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Justice and Equality in America’s Schools to be Addressed at Lecture


To address the inequality in America’s schools, educational leaders should reach beyond the watered-down notions of “social justice” gaining currency today and recapture the concept’s original revolutionary spirit, says a scholar who will speak at Fordham on Wednesday, Dec. 10.

Michael E. Dantley, Ed.D., professor and former dean of Loyola University Chicago’s School of Education, will dweb2_05.14.2013-Michael_Dantley_Dean_Education_2eliver the Second Annual Dr. Barbara L. Jackson, Ed.D., Lecture, titled “Leadership and Social Justice: The Power and Place for a Critical Spirituality.”

Dantley will speak at the E. Gerald Corrigan Conference Center at the Lincoln Center campus at 6 p.m. More information, along with a registration link, can be found online.

Dantley’s research focus is prophetic justice, a more vision-driven notion of justice that’s informed by “both a present and a future trajectory,” he said.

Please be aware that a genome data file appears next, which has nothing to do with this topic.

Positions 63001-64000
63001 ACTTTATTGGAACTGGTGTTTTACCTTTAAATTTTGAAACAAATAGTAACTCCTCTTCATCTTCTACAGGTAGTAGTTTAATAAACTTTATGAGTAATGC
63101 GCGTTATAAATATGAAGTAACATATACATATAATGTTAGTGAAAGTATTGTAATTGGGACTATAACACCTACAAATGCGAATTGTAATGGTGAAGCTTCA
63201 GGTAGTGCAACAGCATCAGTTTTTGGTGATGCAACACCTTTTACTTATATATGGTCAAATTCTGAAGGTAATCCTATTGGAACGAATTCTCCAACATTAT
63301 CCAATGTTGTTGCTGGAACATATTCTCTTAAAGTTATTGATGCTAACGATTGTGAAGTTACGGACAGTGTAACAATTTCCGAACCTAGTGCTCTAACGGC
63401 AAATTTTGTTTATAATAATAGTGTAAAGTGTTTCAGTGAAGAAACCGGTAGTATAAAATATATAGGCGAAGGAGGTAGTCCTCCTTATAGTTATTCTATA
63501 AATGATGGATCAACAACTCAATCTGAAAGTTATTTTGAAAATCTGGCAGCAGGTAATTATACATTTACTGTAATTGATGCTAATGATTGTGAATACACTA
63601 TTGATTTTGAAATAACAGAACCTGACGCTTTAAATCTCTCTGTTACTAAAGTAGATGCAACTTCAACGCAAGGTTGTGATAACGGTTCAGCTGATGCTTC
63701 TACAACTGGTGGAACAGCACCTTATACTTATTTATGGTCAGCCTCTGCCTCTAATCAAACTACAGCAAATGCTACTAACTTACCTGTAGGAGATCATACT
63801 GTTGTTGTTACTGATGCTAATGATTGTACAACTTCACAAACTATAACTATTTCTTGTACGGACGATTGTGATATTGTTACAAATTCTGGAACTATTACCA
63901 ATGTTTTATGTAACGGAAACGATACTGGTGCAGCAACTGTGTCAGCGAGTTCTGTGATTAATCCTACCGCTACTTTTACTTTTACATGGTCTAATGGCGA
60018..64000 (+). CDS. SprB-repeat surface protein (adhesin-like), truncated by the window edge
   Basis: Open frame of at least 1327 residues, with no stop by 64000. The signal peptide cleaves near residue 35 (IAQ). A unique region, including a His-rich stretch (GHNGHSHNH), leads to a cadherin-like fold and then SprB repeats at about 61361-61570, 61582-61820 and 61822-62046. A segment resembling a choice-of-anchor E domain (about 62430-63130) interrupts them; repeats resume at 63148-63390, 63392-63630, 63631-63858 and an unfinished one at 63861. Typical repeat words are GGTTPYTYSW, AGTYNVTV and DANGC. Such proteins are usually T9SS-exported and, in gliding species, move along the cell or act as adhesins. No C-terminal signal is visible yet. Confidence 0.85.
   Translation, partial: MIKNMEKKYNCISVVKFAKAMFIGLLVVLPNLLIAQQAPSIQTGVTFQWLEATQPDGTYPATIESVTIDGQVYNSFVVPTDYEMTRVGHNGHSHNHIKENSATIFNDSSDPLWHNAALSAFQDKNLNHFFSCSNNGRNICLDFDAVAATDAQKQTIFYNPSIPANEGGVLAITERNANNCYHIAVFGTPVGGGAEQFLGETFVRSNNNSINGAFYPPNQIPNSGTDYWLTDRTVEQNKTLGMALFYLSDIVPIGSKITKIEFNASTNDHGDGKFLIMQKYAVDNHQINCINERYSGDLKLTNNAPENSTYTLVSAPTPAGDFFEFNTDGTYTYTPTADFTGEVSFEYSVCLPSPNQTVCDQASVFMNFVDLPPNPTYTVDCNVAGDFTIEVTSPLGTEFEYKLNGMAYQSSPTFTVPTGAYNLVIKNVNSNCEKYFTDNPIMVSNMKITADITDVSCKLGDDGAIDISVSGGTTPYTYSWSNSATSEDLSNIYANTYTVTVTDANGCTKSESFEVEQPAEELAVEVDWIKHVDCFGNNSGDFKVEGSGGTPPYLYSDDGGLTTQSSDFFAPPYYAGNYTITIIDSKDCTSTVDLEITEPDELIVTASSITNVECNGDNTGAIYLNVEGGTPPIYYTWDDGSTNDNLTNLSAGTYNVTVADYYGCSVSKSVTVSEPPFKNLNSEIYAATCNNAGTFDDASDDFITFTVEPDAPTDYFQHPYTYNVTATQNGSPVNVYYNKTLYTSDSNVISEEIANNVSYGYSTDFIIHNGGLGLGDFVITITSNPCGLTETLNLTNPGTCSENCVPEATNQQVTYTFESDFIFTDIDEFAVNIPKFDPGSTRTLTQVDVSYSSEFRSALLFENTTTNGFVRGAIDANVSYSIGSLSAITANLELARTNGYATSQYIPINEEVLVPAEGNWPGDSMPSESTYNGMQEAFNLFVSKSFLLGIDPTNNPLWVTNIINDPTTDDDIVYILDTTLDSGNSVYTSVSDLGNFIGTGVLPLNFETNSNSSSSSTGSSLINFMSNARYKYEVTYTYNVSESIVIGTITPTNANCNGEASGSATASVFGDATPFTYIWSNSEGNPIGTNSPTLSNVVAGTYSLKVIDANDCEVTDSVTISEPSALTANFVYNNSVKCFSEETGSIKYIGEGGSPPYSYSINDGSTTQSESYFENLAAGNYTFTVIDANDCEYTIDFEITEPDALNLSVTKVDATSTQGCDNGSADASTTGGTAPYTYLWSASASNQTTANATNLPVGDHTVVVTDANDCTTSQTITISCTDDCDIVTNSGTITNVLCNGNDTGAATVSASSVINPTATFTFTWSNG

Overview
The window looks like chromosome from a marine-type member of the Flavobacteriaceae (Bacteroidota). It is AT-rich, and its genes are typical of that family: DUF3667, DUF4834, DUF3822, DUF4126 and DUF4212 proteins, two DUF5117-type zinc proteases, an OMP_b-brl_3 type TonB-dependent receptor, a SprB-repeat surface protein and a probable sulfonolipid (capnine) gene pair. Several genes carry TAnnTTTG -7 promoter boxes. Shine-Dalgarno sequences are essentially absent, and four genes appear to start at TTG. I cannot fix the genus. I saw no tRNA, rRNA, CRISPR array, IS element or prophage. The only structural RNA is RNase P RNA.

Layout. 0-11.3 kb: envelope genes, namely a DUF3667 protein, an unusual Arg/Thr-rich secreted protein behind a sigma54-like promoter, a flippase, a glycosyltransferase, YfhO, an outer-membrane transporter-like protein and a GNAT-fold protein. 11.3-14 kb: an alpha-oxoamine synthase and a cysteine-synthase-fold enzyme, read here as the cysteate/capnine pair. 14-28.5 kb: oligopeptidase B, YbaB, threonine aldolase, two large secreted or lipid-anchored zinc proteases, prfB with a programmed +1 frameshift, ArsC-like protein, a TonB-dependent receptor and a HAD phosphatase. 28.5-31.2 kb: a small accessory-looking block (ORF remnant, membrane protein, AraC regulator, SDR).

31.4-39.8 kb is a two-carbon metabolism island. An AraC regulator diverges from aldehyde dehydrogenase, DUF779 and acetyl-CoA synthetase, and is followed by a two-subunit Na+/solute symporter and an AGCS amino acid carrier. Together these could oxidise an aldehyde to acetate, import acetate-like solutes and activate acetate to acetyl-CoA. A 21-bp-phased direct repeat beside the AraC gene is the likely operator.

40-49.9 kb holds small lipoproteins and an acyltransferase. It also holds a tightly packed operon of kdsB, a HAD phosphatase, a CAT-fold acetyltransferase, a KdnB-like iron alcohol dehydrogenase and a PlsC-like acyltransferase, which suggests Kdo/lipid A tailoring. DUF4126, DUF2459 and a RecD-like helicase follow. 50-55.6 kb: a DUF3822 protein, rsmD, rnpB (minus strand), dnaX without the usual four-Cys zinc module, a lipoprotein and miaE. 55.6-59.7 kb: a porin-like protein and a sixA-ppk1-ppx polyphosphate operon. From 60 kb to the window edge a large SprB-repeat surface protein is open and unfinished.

“What it is all about is having the ability, as an educational leader, to kind of denude, or expose, the inequities that are rampant in our schools, especially for children of color and children of poverty,” he said. “It’s about calling out those things that really need to be exposed as being unjust, but then also creating strategies to deal with them.”

Examples might include teaching strategies that are relevant to students’ heritages and cultural traditions, harnessing the resources in schools’ communities, focusing lessons on community problems, and taking a more activist approach to promoting equity in schools, he said.

This activism requires a more radical idea of social justice, not the “let’s just like each other” version that some are promoting, he said.

“There are some things about the system that are not ‘likable,’ that have to be changed. The mere fact that the majority of children in special education are often black and Latino males, that’s got to be looked at,” he said. “Why are teachers with very little experience often placed in urban schools and in schools that are more challenging? That’s got to be examined.”

“We’ve got to become activists about contextualizing education in an equitable environment,” he said.


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